The costumes were gorgeous: long robes and lavish head adornment in bright colors with feathers and beads. The atmosphere was great!
The Marina Village carnival reminded me of a similar event in Bulgaria.
The Kukeri Processions
In January, Bulgarian men dress up as Kukeri, ferocious beasts with coats of fur and feathers and large masks with fangs, beaks, and wings who scare the cold and the evil winter spirits away. The kukeri dance around the streets and ring big copper bells (chans).
By tradition, kukeri are young men and bachelors. They gather in groups and every group has a leader. There are similar characters in every group – there is a bride and groom, an old grandmother, a gypsy man with a dancing bear, a king; and all of them are men. Some of the more flamboyant costumes have wolf and fox fur and heads or paws, and real stag horns. Some masks are funny, and some are literally hideous and scary. The kukeri perform different rituals for fertility and good harvest.
The ritual is very typical of Eastern Bulgaria. The biggest annual kukeri carnival takes place in Pernik, just outside of Sofia.
Instead of a marlin (a type of tuna) and a flamingo, the Bahamian coat of arms should depict a bottle of rum and a conch! Both seem to have a special role in the Bahamian culture.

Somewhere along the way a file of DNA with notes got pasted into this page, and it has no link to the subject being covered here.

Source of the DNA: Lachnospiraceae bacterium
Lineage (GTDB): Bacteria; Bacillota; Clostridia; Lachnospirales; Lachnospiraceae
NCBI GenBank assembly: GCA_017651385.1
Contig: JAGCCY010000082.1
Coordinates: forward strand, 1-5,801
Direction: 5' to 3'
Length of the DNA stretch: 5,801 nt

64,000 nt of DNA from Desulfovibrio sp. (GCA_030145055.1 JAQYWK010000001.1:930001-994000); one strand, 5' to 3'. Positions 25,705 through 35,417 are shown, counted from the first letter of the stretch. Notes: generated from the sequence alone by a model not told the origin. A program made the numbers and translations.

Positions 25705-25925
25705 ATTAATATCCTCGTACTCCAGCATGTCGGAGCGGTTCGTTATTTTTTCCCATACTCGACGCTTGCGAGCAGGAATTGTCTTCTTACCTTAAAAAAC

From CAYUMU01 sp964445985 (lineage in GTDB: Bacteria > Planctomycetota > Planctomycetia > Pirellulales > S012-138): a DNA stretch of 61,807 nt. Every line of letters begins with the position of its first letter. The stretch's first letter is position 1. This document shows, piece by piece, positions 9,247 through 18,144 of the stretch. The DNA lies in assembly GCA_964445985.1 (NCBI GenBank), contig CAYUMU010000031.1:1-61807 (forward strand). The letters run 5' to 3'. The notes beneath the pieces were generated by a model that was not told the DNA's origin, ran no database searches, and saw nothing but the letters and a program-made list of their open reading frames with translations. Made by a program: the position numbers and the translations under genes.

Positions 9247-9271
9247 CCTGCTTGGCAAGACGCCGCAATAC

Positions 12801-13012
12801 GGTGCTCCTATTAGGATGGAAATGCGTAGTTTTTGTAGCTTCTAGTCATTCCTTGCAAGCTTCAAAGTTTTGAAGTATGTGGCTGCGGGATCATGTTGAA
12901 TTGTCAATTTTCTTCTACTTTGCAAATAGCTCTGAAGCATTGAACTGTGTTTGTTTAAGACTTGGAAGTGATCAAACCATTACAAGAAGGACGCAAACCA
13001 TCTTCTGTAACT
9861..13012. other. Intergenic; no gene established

The signature dish of the Bahamas is conch fritters, which to me sounded both promising and disappointing. I was hoping that a Caribbean island would have better choice of seafood dishes, but about all they had was fried conch and fried grouper (sigh!). Conch tastes similar to clam and mussels, chewy and bland. A variation of the dish is conch salad, which Bahamians claim is an Aphrodisiac.
Aside from the gourmet cuisine, conch is also highly valued for the properties of its large pink shell. Bahamian craftsmen make statues and jewelry out of it. Street vendors sell beautiful conches as souvenirs.
Rum is the other trademark of the Caribbean. Bahamians drink it straight, put it in cocktails, and even in cakes. The rum cake is a must-try, especially with banana or coconut flavor. From the drinks, anything with rum is good – piña colada and especially bahama mama.
Señor Frogs seemed like the most popular place for American tourists in Nassau, although any bar can serve you delicious cocktails. A good place to eat and experience the local culture is the Fish Fry, a street with small restaurants that offer everything from jerk chicken to piña colada prepared in a traditional way.
Read more about the Bahamian culture in my post on “Bahama Papas and Bahama Mamas”
A big shoutout to all my friends spring-breakers in paradise-on-earth the Bahamas!
Welcome back to reality and cold rainy New England!
My spring break was an exciting week in Nassau, the sun-bathed, rhythm – captivated, rum-infused capital of the Caribbean islands of the Bahamas. My friend Eva and I spent seven days in Nassau. I trust that the impressions we gained from this country are worth sharing. Stay tuned.
Read about my previous trip, to Dubai, and share my impressions from this ancient-futuristic world.